Nobleman Runyanga Correspondent
The Cyber Security and Data Protection Bill, which was crafted in 2016 and has been perfected over the past four years, was gazetted on May 15, 2020, signalling its imminent enactment into law.
This positive development came amid a background of negative sentiments against the proposed law by the usual anti-Government elements and detractors who have chosen to concentrate narrowly on the perceived negative aspects of the law at the expense of the rest of the law.
The critics of the legislation have been so dogged and narrow-minded in their views of the law that a visitor from planet Mars would readily conclude that Zimbabwe is the first country to introduce such a law.
Most critics of the proposed law, such as the Zimbabwean chapter of the regional media organisation — the Media Institute of Southern Africa (MISA) — are concentrating on the perceived negative effect of the law such as the baseless claim that some sections of the law “have the capacity to curtail freedom of expression through instilling fear and creating self-censorship”.
The proponents of these arguments are overlooking a fundamental reality that in any society, no right is absolute and laws enacted to purportedly curtail such rights, in this case free speech, only serve among other things, as a punishment for “abuse” of the right.
Everyone will agree that there has been massive abuse of this, through propagation of malicious fake news, posing serious threats to our socio-political-economic and security environment and the status quo could not be allowed to go on unabated.
Lately, Zimbabwe has been plagued by the abuse of social media by people such as Thomas Mafumo, Shingi Munyeza and Talent Chiwenga who use it to incite youths into mindless protests.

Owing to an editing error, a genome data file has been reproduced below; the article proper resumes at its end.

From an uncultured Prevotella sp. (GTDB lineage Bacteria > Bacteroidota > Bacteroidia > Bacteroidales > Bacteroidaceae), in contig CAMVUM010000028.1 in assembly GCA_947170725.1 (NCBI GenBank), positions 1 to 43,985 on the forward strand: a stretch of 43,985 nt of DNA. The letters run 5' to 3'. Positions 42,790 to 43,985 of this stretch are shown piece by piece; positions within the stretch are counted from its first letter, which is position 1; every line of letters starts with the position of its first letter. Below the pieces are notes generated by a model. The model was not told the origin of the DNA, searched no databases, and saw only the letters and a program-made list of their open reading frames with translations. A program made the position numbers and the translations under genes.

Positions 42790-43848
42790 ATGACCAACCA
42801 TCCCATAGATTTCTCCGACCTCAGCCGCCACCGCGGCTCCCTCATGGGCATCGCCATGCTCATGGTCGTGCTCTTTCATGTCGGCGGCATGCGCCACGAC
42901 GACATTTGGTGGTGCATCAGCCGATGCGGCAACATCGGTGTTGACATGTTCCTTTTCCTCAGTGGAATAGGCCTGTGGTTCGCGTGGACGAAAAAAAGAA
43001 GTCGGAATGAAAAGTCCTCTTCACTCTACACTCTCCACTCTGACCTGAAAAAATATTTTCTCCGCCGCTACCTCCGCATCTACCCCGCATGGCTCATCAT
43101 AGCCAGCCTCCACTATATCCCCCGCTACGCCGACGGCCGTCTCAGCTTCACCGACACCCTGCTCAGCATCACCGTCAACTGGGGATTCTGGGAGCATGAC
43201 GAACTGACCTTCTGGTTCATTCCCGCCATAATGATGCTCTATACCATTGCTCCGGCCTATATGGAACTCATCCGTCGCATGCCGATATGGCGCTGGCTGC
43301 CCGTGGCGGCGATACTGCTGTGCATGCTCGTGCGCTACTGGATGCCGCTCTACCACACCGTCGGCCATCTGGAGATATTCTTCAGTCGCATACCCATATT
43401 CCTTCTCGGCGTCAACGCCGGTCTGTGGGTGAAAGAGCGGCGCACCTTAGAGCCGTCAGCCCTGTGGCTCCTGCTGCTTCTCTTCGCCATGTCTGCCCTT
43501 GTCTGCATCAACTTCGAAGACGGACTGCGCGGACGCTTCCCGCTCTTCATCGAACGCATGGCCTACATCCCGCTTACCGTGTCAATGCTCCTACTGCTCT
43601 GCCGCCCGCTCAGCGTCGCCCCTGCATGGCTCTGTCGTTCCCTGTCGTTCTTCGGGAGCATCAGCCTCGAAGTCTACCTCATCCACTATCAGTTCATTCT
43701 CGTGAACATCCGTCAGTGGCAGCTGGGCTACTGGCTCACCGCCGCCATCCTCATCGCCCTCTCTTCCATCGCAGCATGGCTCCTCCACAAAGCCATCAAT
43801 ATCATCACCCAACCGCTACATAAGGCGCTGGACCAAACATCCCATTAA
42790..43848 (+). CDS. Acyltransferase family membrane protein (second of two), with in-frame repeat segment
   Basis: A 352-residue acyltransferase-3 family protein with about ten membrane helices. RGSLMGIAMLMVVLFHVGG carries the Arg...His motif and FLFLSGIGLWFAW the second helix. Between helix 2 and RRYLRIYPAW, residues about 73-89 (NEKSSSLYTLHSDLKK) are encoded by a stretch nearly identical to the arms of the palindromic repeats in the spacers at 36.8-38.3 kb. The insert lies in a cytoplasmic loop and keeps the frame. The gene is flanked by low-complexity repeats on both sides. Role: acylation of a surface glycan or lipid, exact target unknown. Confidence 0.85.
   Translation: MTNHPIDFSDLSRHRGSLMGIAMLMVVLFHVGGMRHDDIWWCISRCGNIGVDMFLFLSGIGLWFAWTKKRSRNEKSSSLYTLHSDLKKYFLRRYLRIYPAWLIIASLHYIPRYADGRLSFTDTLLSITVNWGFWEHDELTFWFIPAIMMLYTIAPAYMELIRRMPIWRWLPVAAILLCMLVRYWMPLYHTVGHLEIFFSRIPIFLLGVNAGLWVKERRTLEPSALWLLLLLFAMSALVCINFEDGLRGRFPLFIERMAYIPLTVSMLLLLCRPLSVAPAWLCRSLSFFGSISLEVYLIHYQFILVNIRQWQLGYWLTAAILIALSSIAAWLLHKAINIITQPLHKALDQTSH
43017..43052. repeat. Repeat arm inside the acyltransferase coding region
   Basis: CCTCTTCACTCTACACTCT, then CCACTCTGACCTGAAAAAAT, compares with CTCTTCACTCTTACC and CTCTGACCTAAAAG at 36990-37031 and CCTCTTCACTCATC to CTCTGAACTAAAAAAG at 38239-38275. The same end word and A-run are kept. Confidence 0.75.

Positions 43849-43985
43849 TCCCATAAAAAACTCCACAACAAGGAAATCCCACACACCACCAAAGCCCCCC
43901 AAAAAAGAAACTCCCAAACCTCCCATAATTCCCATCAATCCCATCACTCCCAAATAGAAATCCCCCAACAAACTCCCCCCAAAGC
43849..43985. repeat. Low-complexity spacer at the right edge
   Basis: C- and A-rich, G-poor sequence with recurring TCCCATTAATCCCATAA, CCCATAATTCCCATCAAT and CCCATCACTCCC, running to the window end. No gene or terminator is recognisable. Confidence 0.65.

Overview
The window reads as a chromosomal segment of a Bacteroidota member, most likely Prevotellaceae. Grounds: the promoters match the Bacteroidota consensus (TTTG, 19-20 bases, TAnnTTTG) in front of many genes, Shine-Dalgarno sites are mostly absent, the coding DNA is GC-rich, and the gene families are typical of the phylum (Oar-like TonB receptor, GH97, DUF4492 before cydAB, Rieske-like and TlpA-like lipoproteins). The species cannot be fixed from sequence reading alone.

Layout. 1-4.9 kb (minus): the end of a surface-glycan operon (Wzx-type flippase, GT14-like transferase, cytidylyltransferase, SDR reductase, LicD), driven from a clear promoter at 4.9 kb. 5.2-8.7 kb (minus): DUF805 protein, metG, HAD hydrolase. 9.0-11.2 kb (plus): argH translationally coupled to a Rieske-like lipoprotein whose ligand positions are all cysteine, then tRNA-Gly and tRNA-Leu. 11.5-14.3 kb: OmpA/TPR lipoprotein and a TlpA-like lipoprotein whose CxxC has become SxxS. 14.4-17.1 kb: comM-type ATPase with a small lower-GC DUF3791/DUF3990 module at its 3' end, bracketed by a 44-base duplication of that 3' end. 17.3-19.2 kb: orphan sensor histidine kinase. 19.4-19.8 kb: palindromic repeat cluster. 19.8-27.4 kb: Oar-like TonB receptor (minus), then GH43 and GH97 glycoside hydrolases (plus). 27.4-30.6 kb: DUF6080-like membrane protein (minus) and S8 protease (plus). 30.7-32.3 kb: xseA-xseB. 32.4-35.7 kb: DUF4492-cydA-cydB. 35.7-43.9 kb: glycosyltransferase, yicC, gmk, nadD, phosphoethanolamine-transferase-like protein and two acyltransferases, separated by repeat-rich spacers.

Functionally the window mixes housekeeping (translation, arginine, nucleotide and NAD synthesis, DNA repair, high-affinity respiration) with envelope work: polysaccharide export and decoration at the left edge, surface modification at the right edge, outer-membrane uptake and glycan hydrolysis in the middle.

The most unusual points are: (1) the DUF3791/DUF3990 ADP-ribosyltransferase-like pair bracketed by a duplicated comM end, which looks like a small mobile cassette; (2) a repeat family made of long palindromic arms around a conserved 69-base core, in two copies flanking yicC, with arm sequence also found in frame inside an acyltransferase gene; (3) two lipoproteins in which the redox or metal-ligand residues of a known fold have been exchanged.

The country has not been spared from citizens who use the social media to spread fake news. In Iran the social media is used to organise protests. Even developed countries such as the United Kingdom and the United States have their own share of social media abuse.
This is the reason why the UK-based international affairs think tank, Chatham House held a virtual conference on May 26, 2020, to discuss how to achieve responsible behaviour in the cyberspace.
The think tank noted that while advancements in cyberspace had supported innovations, they had “also become an area of intense international competition and rivalry — a reflection of its increasing economic and political importance and broader geopolitical tensions.”
This indicates that cyber security and laws governing it as well as the safe use of information communication technologies (ICTs) are now a global norm, contrary to critics’ views. What would be abnormal about the law is having none in place than the other way round.
A bit of background on the matter would be in order. Zimbabwe’s efforts to put in place a cyber security and data protection law is not in isolation from precedent on the continent and the globe as a whole.